Is There a Communications Director in the House?
Bishop Joseph McFadden of Harrisburg, PA made this regrettable statement recently with regards to the public schools in his diocese.
“In totalitarian governments, they would love our system,” McFadden said to during the interview. “This is what Hitler and Mussolini and all those tried to establish a monolith so all the children would be educated in one set of beliefs and one way of doing things.”
And there wasn’t a person in the diocese who thought that this was a bad idea? Who reviewed this? And why wasn’t their response, “I get your point, Bishop, but that’s not the way to say that. You’re going to offend people if you write or say that.” It seems the communications department is asleep at the wheel.
This is beside the fact that the statement is not accurate. Public schools (of which I am a product–elementary and high school) are quite diverse in their thinking. They teach many ways of looking at a problem, not a monolithic way. Being at a public university where that kind of diversity is valued has furthered my thinking in this area. Openness is of the highest possible value it seems on public campuses be they High School, College or even grammar schools.
Now that being said, I’m not opposed to school vouchers or in disagreement that people can choose to send their kid to whatever school they choose. I would say that that choice includes public schools and in promoting education, Catholic Schools shouldn’t have to put public schools down, by comparing them to fascism in order to lift themselves up.
Some additional thoughts on public vs. Catholic or private schools.
From Kindergarten to 6th grade I attended Public School in Yonkers, P.S. #23 to be exact. I got a phenomenal education there. My two favorite teachers were Mrs. Balassi and Mrs. Richter–two old school style teachers who expected much and still kept a gentle hand.
When I got to “Middle” school, my parents decided that I should attend our parish school instead of Enrico Fermi Middle School, our local public school. Fermi had a bad reputation. It was a wild place, as any place with a large number of teens, a lot of experimenting was happening. I remember finding two of my childhood friends smoking at 13 on my walk home. I’d hear stories of people getting drunk. One of my classmates got pregnant that year and despite being in a public school (gasp! #sarcasm), she had the baby, raised it well and sacrificed much for her child as a single mother.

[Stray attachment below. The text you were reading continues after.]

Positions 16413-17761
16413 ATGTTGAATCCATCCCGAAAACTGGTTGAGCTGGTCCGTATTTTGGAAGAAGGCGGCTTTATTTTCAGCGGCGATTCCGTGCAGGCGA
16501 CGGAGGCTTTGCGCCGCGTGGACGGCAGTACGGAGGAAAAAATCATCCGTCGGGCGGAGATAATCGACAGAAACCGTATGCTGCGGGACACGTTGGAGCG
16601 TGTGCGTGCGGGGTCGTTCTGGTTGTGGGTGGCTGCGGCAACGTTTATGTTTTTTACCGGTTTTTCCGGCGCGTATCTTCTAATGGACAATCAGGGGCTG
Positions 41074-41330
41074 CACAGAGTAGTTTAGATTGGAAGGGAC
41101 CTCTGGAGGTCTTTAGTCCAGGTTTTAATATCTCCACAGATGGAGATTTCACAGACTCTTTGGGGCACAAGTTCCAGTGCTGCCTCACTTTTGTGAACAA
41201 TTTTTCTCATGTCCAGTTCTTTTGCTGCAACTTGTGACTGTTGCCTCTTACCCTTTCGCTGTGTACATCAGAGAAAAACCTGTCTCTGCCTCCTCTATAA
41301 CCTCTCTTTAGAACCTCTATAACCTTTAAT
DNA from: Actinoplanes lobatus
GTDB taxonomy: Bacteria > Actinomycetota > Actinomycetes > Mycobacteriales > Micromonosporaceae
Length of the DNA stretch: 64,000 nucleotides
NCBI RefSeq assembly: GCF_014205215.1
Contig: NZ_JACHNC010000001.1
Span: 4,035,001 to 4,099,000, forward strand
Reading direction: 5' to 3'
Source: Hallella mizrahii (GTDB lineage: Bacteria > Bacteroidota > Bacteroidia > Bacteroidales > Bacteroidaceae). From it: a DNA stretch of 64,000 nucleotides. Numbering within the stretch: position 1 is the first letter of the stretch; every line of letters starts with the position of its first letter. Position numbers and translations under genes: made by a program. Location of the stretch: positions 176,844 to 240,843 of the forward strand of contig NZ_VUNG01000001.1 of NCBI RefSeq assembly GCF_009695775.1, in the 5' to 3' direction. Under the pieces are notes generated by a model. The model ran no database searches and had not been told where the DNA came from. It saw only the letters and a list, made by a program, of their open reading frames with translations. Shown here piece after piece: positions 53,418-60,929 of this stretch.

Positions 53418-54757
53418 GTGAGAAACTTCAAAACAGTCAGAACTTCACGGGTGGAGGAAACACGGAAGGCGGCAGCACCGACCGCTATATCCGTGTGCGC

Meanwhile, I attended Mt. Carmel-St. Anthony School. The school day itself was probably more sedate than what you’d find at Fermi and we were loaded up with homework every night, but the teens were no less wild than anyone else. Girls flirted and hiked their skirts up often higher than the public school girls. We found one girl smoking just off school grounds. There were drinking parties and sexual hijinx all around us then and the nice quiet little school did little to protect us from those things. Moreover, I think I received more abuse there from kids than from other schools. Apparently, I was the nerd and that gave others carte blanche to take aim at my awkwardness. More bullies existed there than anywhere else. And there was certainly plenty of trouble just beyond the school gates.
What protected me from finding that trouble often? I really was a good kid and even when friends would smoke or experiment, I didn’t find myself even wanting to at that age or even through high school. (My first beer was at Clarke’s Bar at Fordham!) What protected me was the rational guidance of my parents. We lived in a neighborhood that wasn’t always great, drugs were around, alcohol use was fairly pervasive amongst the families of my friends. Domestic violence, arson, and even a murder–all occurred in the neighborhood of my youth. Some parents are indeed heroes. And mine were certainly heroes for me. They had expectations of how I would behave and while I don’t remember ever being seriously punished for anything, I thought there would be repercussions for my actions if I stepped out of bounds.
High school had me return to public school and while the ship was run bit looser there, by no means was it a zoo. Could it have been better? Certainly. But did I get a good education there? Absolutely. It was there I learned to write well (Thanks to Mrs. Gladys Stein). Coaches began to take in interest in my gift for broadcasting and for sports. I honed speaking and science skills. I became a student leader despite nerdy-ness. And my parents kept me out of trouble, by demanding curfews, an adherence to homework and an expected respect for others.
And they did it all without cable TV–because they didn’t want to pay the $21/month for it. No internet either. I did have a sleek Atari 2600 though.
So when a Bishop says essentially that public schools are akin to fascism, I cry foul! Parents are not merely responsible for the choice of school their child attends–they are even more responsible for the values that they instill in their child, so that the school might enhance those values and the student might appropriate both the school’s values with what they’ve learned from their parents.
So Bishop, no offense, I get your point, but maybe the time has come to take a look at what kinds of lives the students in your diocese are leading outside of the classroom. And talk about that–if you can.